A number of goodbyes were had with varying people. On one occasion, I went out for dinner with a few people, and called my parents noticing a stark difference in their approach. No longer were they seeming to be asking questions, rather a very practical conversation unfolded about getting me home. It was definitely a type of conversation needed. The next day I hurriedly attempted to finish off some outstanding work to ensure my cases were left with some direction to follow and then pack all my belongings. The day was coming to a close, and I was now package all my clothes with a giant appetite growing. It was at this very moment whereby the longing for home was ever so strong. My recollections consist of walking to the local Tesco in a snow jacket, with my hood pulled over my head to avoid the trickling of rain. The point, nagging at me was the thought of walking in this weather on my last night to firstly shop at a Tesco before cooking food. I would have left straight away if given the opportunity, and walked into a warm plate ready at home. Instead, a cooked some meal and went to sleep. In the morning, goodbyes were said to my housemates who were excellent throughout the period, and a goodbye kiss was had with my girlfriend on the doorstep. I had to drop my belongings at a friends house, who had prepared a fresh juice and a Cumberland Sausage sandwich in advance. I then walked down to Highbury Station to catch the tube to Heathrow Airport, and also met a friend along the way whereby further goodbyes were said. Next, I was loaded with my scans and medication whilst wearing ridiculous stockings to avoid clotting on the plane and held back the tears when watching a documentary on a snowboarder called Keven Pearce. I must have drifted off to sleep for a while because my memory is hearing the ever comforting announcement of almost touching down in Sydney. Finally I am home.

A walk down memory lane..

17th January 2015: Sydney, Australia

I had thought attention on my Cancer has been decreasing over time, and had hoped for this to continue throughout the many more prosperous years to follow. I still don’t think an example today needs to shift my future course, however, an event to possibly reconsider the situation in terms of the impact rather than the attention. A conversation with my mum yesterday brought me to this position. For the first time, my mum provided details of her feelings during the three days after receiving the phone call when I informed them that I had a tumour. On a personal level, I was happy in revisiting some of the decisions made, including the avoidance of going to full details with my parents over the phone, namely in relation to the size of the tumour. One specific moment was the initial contact made when holding a conversation with my dad, and to note, I knew the tumour was approximately 15cm, and was thought to be Cancerous. Parts of the conversation entailed:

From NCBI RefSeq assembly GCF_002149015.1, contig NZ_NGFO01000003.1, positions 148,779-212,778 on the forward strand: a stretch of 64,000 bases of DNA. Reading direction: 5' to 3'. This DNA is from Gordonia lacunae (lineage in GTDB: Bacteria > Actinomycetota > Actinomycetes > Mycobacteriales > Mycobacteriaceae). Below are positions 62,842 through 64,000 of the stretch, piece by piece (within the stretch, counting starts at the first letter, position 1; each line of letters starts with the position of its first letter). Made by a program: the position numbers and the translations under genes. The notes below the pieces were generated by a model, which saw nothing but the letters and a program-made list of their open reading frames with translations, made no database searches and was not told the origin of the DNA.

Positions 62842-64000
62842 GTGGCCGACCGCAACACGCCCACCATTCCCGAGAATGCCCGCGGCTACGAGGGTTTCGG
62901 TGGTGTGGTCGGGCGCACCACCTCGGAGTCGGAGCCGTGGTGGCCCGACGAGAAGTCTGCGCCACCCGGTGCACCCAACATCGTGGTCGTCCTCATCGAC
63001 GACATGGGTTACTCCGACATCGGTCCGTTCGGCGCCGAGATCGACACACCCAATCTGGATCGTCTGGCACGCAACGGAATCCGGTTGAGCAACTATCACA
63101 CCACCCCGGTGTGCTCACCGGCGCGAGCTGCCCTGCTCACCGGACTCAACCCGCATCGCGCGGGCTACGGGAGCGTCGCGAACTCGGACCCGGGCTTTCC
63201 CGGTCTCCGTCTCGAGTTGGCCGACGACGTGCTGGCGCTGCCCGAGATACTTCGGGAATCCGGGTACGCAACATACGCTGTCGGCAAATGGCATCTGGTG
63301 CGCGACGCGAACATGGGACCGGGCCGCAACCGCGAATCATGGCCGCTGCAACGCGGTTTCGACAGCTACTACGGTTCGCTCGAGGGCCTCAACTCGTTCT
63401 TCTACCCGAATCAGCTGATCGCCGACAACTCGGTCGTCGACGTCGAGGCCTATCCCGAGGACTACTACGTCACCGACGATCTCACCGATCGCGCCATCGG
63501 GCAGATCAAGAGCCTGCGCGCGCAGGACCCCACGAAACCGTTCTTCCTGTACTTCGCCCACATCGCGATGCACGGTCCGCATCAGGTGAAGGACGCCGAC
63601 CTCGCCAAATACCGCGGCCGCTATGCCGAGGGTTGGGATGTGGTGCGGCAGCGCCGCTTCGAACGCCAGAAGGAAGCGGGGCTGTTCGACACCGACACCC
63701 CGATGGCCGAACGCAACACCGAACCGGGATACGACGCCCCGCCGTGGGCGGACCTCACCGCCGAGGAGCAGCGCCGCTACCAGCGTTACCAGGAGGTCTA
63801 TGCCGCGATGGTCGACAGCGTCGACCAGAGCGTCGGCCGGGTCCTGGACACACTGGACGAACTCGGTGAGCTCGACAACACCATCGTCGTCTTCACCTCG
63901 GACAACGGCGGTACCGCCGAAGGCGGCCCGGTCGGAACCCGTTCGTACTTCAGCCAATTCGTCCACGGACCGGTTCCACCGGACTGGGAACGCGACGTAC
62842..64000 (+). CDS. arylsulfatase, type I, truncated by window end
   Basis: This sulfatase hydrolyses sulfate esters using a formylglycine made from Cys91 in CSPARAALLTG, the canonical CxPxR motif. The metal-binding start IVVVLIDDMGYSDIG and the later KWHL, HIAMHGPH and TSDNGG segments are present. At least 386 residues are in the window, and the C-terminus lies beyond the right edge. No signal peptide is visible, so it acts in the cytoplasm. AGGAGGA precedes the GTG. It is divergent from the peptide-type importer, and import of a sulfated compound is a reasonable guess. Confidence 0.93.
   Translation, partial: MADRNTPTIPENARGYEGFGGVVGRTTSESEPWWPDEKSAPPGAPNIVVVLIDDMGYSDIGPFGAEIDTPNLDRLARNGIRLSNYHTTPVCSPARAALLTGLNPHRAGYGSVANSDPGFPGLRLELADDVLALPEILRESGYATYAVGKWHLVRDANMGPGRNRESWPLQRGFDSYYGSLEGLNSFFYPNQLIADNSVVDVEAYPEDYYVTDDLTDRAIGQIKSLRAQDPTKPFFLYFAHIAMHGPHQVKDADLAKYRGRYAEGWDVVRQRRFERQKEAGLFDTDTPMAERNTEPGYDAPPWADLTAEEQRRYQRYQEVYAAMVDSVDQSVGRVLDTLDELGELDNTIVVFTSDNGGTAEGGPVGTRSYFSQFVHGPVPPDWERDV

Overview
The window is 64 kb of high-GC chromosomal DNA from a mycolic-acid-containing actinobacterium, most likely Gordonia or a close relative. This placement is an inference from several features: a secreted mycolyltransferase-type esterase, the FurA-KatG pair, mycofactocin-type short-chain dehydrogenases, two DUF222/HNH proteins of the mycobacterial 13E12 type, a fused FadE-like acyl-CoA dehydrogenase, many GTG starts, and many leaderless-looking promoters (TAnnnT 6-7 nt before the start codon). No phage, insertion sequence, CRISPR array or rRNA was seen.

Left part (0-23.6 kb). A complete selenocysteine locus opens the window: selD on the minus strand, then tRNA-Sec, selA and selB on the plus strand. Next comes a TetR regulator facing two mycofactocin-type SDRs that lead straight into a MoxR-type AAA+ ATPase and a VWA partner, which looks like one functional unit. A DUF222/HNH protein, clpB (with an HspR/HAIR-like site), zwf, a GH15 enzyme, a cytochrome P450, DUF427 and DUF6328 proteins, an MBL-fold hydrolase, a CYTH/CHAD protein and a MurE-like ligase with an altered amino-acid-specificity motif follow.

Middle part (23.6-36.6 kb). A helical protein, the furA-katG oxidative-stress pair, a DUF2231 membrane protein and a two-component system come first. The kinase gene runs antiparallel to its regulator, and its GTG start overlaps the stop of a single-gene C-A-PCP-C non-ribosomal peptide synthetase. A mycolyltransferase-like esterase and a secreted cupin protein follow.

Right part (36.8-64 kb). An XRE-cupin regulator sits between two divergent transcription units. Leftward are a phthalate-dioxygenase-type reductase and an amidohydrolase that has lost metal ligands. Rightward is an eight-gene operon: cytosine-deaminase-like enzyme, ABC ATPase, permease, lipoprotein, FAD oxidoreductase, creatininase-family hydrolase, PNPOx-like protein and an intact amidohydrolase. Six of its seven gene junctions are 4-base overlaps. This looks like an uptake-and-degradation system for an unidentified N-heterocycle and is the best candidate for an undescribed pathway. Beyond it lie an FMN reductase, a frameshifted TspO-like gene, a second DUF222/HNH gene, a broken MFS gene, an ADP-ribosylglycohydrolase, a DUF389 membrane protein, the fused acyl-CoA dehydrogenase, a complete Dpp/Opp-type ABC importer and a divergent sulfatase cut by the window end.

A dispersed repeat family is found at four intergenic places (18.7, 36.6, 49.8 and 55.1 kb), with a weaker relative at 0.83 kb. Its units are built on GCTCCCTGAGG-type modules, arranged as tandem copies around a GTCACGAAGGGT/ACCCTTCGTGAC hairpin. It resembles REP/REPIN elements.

Dad: Well how big is it?
Me: Pretty big
Dad: A grape?
Me: bigger
Dad: Orange?
Me: bigger
Dad: Grapefruit
Me: Yeah about that, it’s pretty big

Now, some may argue honesty was needed, however, I completely disagree. The main points were conveyed, namely, I had a Cancer, and secondly, it was fairly large. In addition, plans were exchanged about my care and when results would be available. The interesting and upsetting information for me was what followed. Mum said that Dad went to the city the next day and cried the whole day, then the following day, both mum and dad followed the same route as the day previous, yet this time they were both crying. For me, that right there is evidence of the impact of Cancer!

I also feel a chain of events directly caused by that conversation unfolded throughout the weeks and months to follow. Similar to any grieving process, evident negative events seemed to surface, and in this instance, an increase in stress and worry compounded by the drinking of alcohol seemed to have featured within the family home. I am not at all meaning to highlight the negative points. Simply, describe some of secondary factors associated with Cancer. On a positive note, the support that continues to be accessible seems unmatched, and the very factors in life that are invaluable and forever remembered. It must be noted that the focus are all internal descriptions, and I wonder what factors will be remembered and live on for my parents. I imagine, our memories will greatly vary!